It all started a couple of weeks ago when Ross went out the check on the hive and he thought he saw what could possibly be swarm cells. For those of you who aren’t keeping bees yet, swarm cells are peanut sized cells that the bees build when they intend to raise a queen. (They create these cells any time they determine that they need a new queen, not just when they are swarming. It’s all about the location of the cell. More on that some other time.) Depending on where it is on the frame, it can look a lot like burr comb. He wasn’t sure…so he closed the hive up.
Not long after that, he decided that since the hive did have a lot of bees, he might want to do a split. Whatever happened, we would need another hive.
So, a couple of days ago, he began to build a hive. He built the bottom board, a brood box, and an inside cover. Today, he planned to build a roof and a super when he got home. He began the task of watering the plants and was about to start planting the shipment of potatoes that we just received. All things that needed to get done before the fun projects.
Meanwhile, the kids and I were sitting on the porch talking when one of them said, in an off-handed way, “I think there’s a bee hive in that tree”.
It didn’t take long for us to realize that it was a swarm! Ross was just coming into the back yard as that realization was sinking in.
I said “We’ve got a swarm!”, and pointed up into the tree.
Sure enough, about 50 feet up the tree was a whole mass of bees that he recognized as a swarm right away. This isn’t our first experience with this sort of thing.
Last Summer, right as we were getting ready to go camping for a weekend (and by getting ready, I mean the car was packed and we were about to get in) Ross noticed that there were A LOT of bees flying around in the air. We sat there and watched as a ball of bees began to form way up in the climbing tree. We let that one go because we didn’t have time or any supplies at all.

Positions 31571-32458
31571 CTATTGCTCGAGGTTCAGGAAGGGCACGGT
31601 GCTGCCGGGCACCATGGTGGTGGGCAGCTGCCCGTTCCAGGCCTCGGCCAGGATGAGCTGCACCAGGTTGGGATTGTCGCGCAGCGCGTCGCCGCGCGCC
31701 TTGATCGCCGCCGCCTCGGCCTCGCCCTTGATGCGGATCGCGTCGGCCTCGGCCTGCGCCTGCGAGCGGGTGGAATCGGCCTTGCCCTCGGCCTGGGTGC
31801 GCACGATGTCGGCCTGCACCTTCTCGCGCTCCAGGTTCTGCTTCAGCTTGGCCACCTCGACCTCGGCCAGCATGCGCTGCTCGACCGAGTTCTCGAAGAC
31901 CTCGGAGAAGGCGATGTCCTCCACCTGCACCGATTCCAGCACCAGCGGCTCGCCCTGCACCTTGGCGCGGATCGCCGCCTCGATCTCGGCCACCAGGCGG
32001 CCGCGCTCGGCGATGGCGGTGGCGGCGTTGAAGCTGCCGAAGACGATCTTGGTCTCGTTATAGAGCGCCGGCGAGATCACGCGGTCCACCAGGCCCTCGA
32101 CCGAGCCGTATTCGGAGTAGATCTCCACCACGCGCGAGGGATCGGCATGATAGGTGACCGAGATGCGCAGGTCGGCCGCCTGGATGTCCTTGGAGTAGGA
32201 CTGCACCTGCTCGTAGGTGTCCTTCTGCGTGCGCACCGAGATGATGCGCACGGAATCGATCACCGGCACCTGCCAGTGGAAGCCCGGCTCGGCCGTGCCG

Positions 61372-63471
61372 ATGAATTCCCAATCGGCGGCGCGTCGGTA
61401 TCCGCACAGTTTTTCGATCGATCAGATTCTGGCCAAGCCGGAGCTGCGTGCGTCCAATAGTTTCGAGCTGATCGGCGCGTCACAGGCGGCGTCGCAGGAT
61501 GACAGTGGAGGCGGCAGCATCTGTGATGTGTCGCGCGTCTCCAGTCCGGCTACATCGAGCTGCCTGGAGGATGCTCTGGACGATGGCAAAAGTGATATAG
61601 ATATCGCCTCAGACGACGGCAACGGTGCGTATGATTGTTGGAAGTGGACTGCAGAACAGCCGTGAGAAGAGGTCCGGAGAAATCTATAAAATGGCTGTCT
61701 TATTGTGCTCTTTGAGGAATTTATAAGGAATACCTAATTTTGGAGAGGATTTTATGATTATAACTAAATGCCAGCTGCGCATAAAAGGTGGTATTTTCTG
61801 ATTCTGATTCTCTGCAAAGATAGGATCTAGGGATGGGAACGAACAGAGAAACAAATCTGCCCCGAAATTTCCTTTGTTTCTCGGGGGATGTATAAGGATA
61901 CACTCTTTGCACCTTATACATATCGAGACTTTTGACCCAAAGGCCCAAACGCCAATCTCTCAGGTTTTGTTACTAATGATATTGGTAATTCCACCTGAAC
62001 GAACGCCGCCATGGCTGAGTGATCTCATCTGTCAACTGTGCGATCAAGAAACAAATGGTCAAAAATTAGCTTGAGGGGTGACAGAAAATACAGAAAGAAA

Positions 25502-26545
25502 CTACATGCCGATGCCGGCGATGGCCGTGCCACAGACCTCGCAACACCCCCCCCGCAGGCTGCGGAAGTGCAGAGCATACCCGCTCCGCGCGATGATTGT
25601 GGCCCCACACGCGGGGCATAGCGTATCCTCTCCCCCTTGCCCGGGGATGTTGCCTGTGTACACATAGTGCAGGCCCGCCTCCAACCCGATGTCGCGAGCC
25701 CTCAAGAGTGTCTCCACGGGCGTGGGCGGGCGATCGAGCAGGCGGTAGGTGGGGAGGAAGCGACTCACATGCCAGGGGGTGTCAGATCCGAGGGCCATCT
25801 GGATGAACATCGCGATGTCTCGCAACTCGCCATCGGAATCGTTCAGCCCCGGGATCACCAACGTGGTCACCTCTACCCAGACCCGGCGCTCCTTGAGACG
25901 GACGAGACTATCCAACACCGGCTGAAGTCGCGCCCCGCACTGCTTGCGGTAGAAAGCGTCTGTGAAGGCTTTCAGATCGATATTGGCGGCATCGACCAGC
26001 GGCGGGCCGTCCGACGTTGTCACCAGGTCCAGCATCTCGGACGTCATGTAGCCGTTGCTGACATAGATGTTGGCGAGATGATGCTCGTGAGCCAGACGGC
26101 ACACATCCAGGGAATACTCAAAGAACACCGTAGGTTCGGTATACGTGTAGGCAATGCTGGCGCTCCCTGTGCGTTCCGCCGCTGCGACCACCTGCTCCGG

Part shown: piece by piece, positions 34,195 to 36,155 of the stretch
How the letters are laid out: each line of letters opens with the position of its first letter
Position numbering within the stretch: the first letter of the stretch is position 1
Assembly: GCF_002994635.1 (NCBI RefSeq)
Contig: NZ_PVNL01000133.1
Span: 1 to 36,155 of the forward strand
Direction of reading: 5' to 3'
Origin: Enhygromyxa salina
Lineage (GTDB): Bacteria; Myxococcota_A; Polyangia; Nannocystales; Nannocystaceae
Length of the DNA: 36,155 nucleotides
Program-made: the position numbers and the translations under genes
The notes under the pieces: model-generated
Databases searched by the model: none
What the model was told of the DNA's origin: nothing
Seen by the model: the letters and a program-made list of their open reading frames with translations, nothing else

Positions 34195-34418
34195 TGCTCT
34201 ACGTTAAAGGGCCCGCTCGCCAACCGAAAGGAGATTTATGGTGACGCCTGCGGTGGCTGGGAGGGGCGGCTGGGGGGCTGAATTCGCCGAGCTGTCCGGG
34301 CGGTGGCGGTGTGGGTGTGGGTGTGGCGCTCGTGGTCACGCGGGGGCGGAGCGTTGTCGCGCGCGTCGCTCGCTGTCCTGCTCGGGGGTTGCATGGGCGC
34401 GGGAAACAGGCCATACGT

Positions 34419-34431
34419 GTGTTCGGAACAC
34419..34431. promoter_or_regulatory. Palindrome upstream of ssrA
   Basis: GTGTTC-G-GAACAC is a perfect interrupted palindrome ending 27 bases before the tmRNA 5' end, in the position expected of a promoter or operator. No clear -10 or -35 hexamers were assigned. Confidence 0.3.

This time, we were ready enough that we could at least consider trying to catch the swarm. Maybe 30 or 45 minutes passed as we gathered, imagined, and created what we would need to do this.
In the interest of keeping it real, I should mention that I don’t like heights. And, bees are not my favorite people. I do like having them around. I think it is pretty important to raise them and I like that we are making this quiet yet meaningful contribution to our community. However, you won’t catch me climbing a tree chasing a swarm of them. So, as I describe this daring rescue, don’t mistake any misplaced “we” to actually mean I was doing anything but watching. I assure you, I was not in the tree at any point.
Did I mention that the swarm was resting on a branch about 50 feet from the ground?
Ultimately, Ross decided to tape a bucket to the end of our telescoping roof rake pole. Then took that pole and, using a ladder to help him reach the lowest branches, he climbed up the tree. After a couple of attempts and having to climb even higher in the tree, he was able to get the bucket to the swarm.
He scooped as many bees as he could into the bucket with one swooping motion, and then began the interesting and challenging task of getting out of a tree with a 25 foot pole and bucket full of bees. A few times the bucket felt too heavy to hold so Ross had to reduce the length of the pole and that meant having the bucket of bees closer to him. That being said, being 30 feet up a tree, balancing a top heavy pole with a bucket full of bees while trying to descend said tree is quite unnerving, I’m sure you can imagine.
Funny thing about a swarm is that they are very docile and not at all interested in defending themselves because they have bellies filled with honey to help them when they find their new home. They need lots of honey to help them draw out new comb and get their new home set up. So bringing as much honey with them as possible beats having to forage for more nectar right away.
He made it safely down (I did hold the ladder steady for him so that’s something) and plopped the bucket of bees upside down on top of the hive.
There were a lot of bees in the bucket, but only a small fraction of the swarm. So, we (it’s appropriate here) were kind of doubtful that we caught the queen, which is necessary when capturing a swarm. The workers will follow the queen where ever she goes. So we waited. If the swarm left and did not inhabit the hive, we would know that she was not in the bucket.
While waiting, Ross knew that if he did catch the queen, the bees would need to be fed so that they can spend their energy building out comb in the hive. That meant that we (appropriate, again) would need to get the feeder out of the other hive.
We checked on the new hive and the remaining swarm that was still gathering in the tree as we set up to get the feeder, and we definitely thought we noticed changes in the swarm. It was getting smaller and there were A LOT of air-borne bees. As we were working at the existing hive, I looked over and noticed a beard forming on the outside. Soon there were thousands of bees on, in, and around the hive. We are confident that Ross caught the queen.
This must be a rite of passage in bee-keeping. We caught a swarm!
Most of the pictures in this blog post were taken by Alora. Check out her work on instagram.